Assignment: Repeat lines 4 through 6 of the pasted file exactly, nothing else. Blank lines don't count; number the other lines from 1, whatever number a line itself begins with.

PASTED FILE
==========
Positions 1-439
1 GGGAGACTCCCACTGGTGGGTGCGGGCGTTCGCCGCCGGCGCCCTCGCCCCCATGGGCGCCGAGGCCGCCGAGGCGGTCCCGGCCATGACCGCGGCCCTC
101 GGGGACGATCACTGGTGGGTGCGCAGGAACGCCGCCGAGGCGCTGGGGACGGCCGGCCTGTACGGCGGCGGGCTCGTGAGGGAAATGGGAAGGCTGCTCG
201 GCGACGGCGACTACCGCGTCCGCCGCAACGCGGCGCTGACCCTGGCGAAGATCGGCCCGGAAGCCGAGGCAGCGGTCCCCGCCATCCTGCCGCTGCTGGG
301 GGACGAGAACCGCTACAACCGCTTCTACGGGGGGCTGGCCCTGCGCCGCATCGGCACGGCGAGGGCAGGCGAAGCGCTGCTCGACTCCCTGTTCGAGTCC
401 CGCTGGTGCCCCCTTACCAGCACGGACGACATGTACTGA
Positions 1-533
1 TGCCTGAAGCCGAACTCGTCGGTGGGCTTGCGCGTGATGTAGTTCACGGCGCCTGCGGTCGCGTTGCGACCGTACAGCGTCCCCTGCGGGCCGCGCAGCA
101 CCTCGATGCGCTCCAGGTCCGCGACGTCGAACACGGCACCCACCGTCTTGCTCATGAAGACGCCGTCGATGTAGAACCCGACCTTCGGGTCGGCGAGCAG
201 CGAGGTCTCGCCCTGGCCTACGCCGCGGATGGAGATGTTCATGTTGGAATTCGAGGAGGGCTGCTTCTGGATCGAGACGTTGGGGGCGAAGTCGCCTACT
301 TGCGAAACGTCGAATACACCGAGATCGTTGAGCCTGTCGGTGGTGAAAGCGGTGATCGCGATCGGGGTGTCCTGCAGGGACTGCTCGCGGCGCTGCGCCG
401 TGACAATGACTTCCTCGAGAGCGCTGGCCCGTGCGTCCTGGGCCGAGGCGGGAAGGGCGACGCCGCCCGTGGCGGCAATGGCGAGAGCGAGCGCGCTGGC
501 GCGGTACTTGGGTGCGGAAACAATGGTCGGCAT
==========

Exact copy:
201 GCGACGGCGACTACCGCGTCCGCCGCAACGCGGCGCTGACCCTGGCGAAGATCGGCCCGGAAGCCGAGGCAGCGGTCCCCGCCATCCTGCCGCTGCTGGG
301 GGACGAGAACCGCTACAACCGCTTCTACGGGGGGCTGGCCCTGCGCCGCATCGGCACGGCGAGGGCAGGCGAAGCGCTGCTCGACTCCCTGTTCGAGTCC
401 CGCTGGTGCCCCCTTACCAGCACGGACGACATGTACTGA